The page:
The lakes here are like the Finger Lakes in New York: very long and narrow. The view that I found from a grassy knoll covered with goose pooh was … well, I’m tired of saying every view in England is beautiful, lovely, stunning. I sound like a broken record! I found a lake that was maybe five hundred or more meters wide, its surface reflecting the mountains behind it. Two well-proportioned islands with shaggy woods overhanging the banks looked like they were drifting in the reflected sky. A line of docks ran off along the left bank, seagulls perched atop each piling. A few sheep grazed around me on the grassy hill, not at all alarmed by my presence. A big flock of geese were grazing their way up the hill toward me. Beautiful? I guess it was ok … could have been ten degrees warmer. And what’s with that damn hill in the way?

 

We met up with Lynn and Alicia for dinner. Alicia pointed out that it’s so interesting to go from one landscape to something completely different within fifty miles. In the States we can drive five hundred miles, starting and ending in the flats of the Midwest, or in the Great Basin sagebrush. England is like taking the US, subtracting the deserts, and shrinking it down to a manageable size.

We walked to the lake again in the dark after supper. Since I’d figured out all the wrong ways to get to the lake earlier, they put me in the lead. I heard some low whining sounds as we walked, so I’m not the only one who thinks the lake should be closer to the center of town … see? Everything in England isn’t perfect.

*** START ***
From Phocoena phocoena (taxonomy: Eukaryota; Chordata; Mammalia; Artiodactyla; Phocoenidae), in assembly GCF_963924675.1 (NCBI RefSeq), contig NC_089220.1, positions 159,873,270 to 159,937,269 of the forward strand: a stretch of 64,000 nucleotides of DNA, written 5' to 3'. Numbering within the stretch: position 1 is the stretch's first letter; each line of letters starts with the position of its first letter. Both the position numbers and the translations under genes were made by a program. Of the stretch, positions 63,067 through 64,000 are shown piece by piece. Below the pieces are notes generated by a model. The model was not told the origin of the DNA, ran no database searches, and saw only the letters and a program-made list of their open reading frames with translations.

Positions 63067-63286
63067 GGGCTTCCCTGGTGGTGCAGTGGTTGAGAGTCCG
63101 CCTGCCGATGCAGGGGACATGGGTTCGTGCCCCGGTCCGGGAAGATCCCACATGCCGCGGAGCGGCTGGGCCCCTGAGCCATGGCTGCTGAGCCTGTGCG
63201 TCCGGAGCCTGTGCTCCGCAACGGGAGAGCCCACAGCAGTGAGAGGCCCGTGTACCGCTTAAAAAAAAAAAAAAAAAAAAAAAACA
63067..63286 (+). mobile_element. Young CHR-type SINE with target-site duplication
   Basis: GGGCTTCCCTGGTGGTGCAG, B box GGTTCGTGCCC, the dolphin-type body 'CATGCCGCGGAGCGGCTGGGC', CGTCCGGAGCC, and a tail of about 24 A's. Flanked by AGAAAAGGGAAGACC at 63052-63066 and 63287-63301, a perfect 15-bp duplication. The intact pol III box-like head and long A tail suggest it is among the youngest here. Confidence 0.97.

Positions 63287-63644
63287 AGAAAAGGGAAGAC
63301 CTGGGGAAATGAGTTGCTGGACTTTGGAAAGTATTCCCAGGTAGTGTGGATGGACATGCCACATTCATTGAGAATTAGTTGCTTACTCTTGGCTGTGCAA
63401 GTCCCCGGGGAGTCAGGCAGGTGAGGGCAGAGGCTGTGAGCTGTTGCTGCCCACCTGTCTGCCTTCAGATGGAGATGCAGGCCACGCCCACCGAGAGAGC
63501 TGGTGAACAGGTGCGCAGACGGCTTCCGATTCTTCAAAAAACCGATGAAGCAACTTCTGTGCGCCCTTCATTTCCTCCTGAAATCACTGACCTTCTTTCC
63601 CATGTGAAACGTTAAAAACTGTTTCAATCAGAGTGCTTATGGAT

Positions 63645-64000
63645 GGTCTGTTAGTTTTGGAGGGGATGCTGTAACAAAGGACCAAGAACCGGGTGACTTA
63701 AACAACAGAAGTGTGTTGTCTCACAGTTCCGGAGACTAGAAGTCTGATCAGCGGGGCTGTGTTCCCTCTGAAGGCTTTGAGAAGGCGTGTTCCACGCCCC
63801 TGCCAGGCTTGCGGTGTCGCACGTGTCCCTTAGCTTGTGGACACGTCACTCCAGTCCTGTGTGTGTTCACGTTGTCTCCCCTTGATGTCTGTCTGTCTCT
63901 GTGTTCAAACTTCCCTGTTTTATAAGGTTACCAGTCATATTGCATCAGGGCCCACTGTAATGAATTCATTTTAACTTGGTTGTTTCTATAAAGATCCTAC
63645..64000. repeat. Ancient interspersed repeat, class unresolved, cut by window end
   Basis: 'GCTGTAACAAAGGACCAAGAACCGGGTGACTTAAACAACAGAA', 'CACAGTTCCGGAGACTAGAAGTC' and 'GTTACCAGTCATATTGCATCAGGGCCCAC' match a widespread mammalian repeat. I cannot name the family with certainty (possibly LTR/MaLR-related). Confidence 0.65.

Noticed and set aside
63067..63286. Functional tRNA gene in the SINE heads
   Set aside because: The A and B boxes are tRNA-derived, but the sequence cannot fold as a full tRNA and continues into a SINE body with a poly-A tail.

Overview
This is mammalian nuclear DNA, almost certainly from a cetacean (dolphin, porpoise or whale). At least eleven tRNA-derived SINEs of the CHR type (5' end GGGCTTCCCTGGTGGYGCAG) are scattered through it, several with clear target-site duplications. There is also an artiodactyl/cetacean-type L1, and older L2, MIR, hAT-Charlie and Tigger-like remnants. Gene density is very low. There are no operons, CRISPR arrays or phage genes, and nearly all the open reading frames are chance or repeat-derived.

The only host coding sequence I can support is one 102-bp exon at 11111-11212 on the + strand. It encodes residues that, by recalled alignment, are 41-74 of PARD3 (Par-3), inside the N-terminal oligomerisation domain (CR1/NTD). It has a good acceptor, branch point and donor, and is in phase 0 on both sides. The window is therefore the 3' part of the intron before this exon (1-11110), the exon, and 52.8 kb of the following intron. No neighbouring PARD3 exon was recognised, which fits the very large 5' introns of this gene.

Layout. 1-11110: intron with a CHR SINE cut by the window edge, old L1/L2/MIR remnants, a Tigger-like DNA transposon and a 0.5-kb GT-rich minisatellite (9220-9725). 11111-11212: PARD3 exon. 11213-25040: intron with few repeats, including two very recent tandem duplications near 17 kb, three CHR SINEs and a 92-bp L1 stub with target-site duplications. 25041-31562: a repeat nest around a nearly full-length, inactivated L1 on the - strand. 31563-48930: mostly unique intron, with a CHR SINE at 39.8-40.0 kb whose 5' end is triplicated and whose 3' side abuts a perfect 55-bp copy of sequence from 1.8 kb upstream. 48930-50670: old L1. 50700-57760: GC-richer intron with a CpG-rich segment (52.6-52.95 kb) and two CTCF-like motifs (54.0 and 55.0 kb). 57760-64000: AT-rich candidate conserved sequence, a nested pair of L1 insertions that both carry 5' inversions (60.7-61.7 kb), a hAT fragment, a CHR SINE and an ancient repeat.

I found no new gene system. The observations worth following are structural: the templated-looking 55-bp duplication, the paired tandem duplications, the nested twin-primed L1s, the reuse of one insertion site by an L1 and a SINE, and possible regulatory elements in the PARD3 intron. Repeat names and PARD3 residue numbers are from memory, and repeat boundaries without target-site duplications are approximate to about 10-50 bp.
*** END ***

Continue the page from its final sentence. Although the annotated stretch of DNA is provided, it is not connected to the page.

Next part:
Day 26: Bangor Is Y Coed & St Deiniol’s Library

I’m comfortably lounging in a silent, intimate old library snuggled in a wing of a grand stone building. Founded by William Gladstone in the 1800s, St Deiniol’s Library now offers lodging for travelers and scholars. We taken rooms here for one night.

We left Keswick just after breakfast this morning, driving south through a steady rain. The first part of the journey must be beautiful on a clear day, passing by lakes and winding through small villages. The clouds hung so low and the rain at times came down so hard today, we saw little of the countryside.

Once out of the Lakes District we hopped onto the freeway, the M6 I believe, and zoned out. Freeways are freeways everywhere, flattening the landscape and dulling it down. We were reduced to giggling at road signs. “Lane closed due to bridge abutment repair,” one told us. Another said, “Lane closed for repair of worn out roadway.” Can you imagine any DOT in the States giving us this much information on a road sign? Hardly! “Road Work Ahead” is about all we’re likely to get. I appreciate it that the English transportation department feels that we deserve to be told a bit more than that. I almost feel like I have a say in the plan.